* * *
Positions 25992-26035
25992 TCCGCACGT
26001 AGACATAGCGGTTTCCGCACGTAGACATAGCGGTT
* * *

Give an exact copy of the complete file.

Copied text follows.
Positions 25992-26035
25992 TCCGCACGT
26001 AGACATAGCGGTTTCCGCACGTAGACATAGCGGTT